Banana Cultures: Agriculture, Consumption, and
    IGNOU books 2019 In Hindi Online PDF Free between the small scale growers, who dominated the trade in the early years, and the shippers Cultures: Agriculture, Consumption, eBook ☆ He then shows how rising demand led to changes in production that resulted in the formation of major agribusinesses, spawned international migrations, and transformed great swaths of the Honduran environment into monocultures susceptible to plant disease epidemics that in turn changed Central American livelihoods Soluri also looks at labor practices and workers lives, changing gender roles on the banana plantations, the effects of pesticides on the Honduran environment and people, and the mass marketing of bananas to consumers in the United States His multifaceted account of a century of banana production and consumption adds an important chapter to the history of Honduras, as well as to the larger history of globalization and its effects on rural peoples, local economies, and biodiversity."/>
  • Paperback
  • 321 pages
  • Banana Cultures: Agriculture, Consumption, and Environmental Change in Honduras and the United States
  • John Soluri
  • English
  • 07 January 2019
  • 0292712561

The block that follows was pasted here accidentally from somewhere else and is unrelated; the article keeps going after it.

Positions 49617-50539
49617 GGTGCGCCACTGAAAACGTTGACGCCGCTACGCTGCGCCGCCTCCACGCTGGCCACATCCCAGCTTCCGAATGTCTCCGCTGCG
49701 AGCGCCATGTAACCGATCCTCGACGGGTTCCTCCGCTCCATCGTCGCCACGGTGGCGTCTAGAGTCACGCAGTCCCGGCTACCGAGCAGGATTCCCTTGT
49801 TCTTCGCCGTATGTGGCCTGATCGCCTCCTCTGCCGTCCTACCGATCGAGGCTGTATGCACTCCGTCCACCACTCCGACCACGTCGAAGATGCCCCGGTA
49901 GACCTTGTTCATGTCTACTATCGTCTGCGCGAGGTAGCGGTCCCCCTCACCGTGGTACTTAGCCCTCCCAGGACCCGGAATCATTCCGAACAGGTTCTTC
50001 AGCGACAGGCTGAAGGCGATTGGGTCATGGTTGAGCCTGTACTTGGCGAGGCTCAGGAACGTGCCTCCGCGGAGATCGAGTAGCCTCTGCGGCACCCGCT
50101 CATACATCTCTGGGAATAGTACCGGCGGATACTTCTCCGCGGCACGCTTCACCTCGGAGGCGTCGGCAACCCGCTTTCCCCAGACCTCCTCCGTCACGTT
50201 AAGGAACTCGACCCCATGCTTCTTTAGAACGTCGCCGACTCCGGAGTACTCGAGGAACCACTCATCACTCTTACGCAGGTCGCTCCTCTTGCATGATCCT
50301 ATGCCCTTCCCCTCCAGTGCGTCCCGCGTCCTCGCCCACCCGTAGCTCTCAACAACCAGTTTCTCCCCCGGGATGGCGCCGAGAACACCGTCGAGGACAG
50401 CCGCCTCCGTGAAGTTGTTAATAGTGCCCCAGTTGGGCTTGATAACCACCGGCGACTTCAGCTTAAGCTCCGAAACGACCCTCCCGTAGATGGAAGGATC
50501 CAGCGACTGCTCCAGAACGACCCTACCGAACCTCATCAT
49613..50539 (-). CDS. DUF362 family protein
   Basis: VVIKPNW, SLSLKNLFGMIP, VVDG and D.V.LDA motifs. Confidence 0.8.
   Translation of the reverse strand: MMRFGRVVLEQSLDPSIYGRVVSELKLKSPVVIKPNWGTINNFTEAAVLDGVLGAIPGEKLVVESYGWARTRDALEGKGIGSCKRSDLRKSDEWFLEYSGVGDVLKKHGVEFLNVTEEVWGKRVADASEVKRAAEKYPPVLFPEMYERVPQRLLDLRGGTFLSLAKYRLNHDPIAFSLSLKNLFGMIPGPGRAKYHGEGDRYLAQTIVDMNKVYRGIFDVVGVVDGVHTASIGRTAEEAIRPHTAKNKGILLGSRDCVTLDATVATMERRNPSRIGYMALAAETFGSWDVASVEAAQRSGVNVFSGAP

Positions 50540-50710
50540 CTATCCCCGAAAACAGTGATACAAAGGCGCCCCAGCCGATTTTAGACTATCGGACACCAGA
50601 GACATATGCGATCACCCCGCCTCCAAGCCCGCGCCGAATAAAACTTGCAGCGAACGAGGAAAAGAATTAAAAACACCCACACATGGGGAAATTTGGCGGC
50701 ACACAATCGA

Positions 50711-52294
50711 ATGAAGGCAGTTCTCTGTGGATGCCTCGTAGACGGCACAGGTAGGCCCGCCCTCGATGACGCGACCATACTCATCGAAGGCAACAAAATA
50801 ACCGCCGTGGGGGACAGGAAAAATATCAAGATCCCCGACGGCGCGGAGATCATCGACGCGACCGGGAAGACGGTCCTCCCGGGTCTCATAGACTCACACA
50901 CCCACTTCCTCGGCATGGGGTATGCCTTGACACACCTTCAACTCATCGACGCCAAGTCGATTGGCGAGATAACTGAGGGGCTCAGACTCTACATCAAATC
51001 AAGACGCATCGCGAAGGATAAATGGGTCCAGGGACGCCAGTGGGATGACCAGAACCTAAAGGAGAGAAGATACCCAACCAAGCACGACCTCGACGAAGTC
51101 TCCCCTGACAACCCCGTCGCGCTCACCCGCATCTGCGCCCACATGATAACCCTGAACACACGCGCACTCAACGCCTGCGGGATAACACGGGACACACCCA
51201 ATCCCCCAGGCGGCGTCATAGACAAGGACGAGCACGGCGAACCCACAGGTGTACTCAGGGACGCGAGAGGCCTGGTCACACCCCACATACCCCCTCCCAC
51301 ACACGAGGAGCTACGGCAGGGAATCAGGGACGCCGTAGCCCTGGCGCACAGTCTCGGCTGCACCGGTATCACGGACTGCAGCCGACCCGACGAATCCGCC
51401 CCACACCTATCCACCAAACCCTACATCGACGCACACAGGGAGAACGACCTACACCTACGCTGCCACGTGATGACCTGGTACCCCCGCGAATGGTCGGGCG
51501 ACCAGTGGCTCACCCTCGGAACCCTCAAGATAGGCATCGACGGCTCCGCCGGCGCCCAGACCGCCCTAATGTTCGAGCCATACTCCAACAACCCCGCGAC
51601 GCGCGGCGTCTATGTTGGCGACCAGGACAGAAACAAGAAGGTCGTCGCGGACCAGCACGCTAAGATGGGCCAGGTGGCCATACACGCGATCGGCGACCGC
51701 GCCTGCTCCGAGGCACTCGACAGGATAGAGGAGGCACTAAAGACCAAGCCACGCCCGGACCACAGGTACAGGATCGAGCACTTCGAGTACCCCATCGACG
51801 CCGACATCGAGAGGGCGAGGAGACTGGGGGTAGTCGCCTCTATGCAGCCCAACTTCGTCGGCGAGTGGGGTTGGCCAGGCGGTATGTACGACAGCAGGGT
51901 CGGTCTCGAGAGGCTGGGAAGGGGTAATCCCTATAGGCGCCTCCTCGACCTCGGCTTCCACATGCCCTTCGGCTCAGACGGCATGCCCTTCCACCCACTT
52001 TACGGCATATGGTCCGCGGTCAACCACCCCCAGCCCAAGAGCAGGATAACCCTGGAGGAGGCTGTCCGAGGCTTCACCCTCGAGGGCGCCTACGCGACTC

Banana Cultures: Agriculture, Consumption, and Environmental Change in Honduras and the United States[Reading] ➽ Banana Cultures: Agriculture, Consumption, and Environmental Change in Honduras and the United States By John Soluri – Essayreview.co.uk Winner, George Perkins Marsh Award for Best Book in Environmental History, American Society for Environmental History, Bananas, the most frequently consumed fresh fruit in the United States, have been Winner, George Perkins Agriculture, Consumption, PDF Í Marsh Award for Best Book in Environmental History, American Society for Environmental History, Bananas, the most frequently consumed fresh fruit in the United States, have been linked to Miss Chiquita and Carmen Miranda, banana republics, and Banana Republic clothing stores everything from exotic kitsch, to Third World dictatorships, to middle class fashion But how did the rise in banana consumption in the United States affect the banana Banana Cultures: ePUB Ì growing regions of Central America In this lively, interdisciplinary study, John Soluri integrates agroecology, anthropology, political economy, and history to trace the symbiotic growth of the export banana industry in Honduras and the consumer mass market in the United StatesBeginning in the s when bananas first appeared in the US marketplace, Soluri examines the tensions between the small scale growers, who dominated the trade in the early years, and the shippers Cultures: Agriculture, Consumption, eBook ☆ He then shows how rising demand led to changes in production that resulted in the formation of major agribusinesses, spawned international migrations, and transformed great swaths of the Honduran environment into monocultures susceptible to plant disease epidemics that in turn changed Central American livelihoods Soluri also looks at labor practices and workers lives, changing gender roles on the banana plantations, the effects of pesticides on the Honduran environment and people, and the mass marketing of bananas to consumers in the United States His multifaceted account of a century of banana production and consumption adds an important chapter to the history of Honduras, as well as to the larger history of globalization and its effects on rural peoples, local economies, and biodiversity.